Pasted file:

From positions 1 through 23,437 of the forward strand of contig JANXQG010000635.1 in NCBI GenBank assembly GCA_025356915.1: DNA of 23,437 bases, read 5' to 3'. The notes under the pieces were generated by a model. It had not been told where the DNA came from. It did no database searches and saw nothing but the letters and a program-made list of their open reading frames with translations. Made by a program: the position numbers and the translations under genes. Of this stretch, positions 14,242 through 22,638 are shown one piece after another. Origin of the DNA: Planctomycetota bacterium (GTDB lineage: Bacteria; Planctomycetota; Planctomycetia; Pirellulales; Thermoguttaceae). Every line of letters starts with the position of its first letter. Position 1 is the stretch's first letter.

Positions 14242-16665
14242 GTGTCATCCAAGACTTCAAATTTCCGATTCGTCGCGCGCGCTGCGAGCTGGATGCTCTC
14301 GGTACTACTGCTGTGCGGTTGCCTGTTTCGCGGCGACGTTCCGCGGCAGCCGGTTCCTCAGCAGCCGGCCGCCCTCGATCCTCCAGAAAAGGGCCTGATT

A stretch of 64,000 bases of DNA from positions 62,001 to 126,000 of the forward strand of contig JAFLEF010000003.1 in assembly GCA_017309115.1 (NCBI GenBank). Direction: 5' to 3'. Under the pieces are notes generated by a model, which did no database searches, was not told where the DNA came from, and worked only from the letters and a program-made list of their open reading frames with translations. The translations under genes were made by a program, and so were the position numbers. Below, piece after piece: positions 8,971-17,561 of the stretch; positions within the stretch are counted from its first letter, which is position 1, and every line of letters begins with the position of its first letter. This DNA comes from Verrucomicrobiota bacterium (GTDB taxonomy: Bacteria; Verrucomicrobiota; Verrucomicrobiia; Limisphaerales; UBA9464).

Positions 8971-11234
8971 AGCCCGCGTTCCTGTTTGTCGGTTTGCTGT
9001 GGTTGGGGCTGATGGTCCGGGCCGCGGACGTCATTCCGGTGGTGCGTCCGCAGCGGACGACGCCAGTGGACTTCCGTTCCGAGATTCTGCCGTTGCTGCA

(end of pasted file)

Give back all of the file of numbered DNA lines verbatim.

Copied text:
From positions 1 through 23,437 of the forward strand of contig JANXQG010000635.1 in NCBI GenBank assembly GCA_025356915.1: DNA of 23,437 bases, read 5' to 3'. The notes under the pieces were generated by a model. It had not been told where the DNA came from. It did no database searches and saw nothing but the letters and a program-made list of their open reading frames with translations. Made by a program: the position numbers and the translations under genes. Of this stretch, positions 14,242 through 22,638 are shown one piece after another. Origin of the DNA: Planctomycetota bacterium (GTDB lineage: Bacteria; Planctomycetota; Planctomycetia; Pirellulales; Thermoguttaceae). Every line of letters starts with the position of its first letter. Position 1 is the stretch's first letter.

Positions 14242-16665
14242 GTGTCATCCAAGACTTCAAATTTCCGATTCGTCGCGCGCGCTGCGAGCTGGATGCTCTC
14301 GGTACTACTGCTGTGCGGTTGCCTGTTTCGCGGCGACGTTCCGCGGCAGCCGGTTCCTCAGCAGCCGGCCGCCCTCGATCCTCCAGAAAAGGGCCTGATT

A stretch of 64,000 bases of DNA from positions 62,001 to 126,000 of the forward strand of contig JAFLEF010000003.1 in assembly GCA_017309115.1 (NCBI GenBank). Direction: 5' to 3'. Under the pieces are notes generated by a model, which did no database searches, was not told where the DNA came from, and worked only from the letters and a program-made list of their open reading frames with translations. The translations under genes were made by a program, and so were the position numbers. Below, piece after piece: positions 8,971-17,561 of the stretch; positions within the stretch are counted from its first letter, which is position 1, and every line of letters begins with the position of its first letter. This DNA comes from Verrucomicrobiota bacterium (GTDB taxonomy: Bacteria; Verrucomicrobiota; Verrucomicrobiia; Limisphaerales; UBA9464).

Positions 8971-11234
8971 AGCCCGCGTTCCTGTTTGTCGGTTTGCTGT
9001 GGTTGGGGCTGATGGTCCGGGCCGCGGACGTCATTCCGGTGGTGCGTCCGCAGCGGACGACGCCAGTGGACTTCCGTTCCGAGATTCTGCCGTTGCTGCA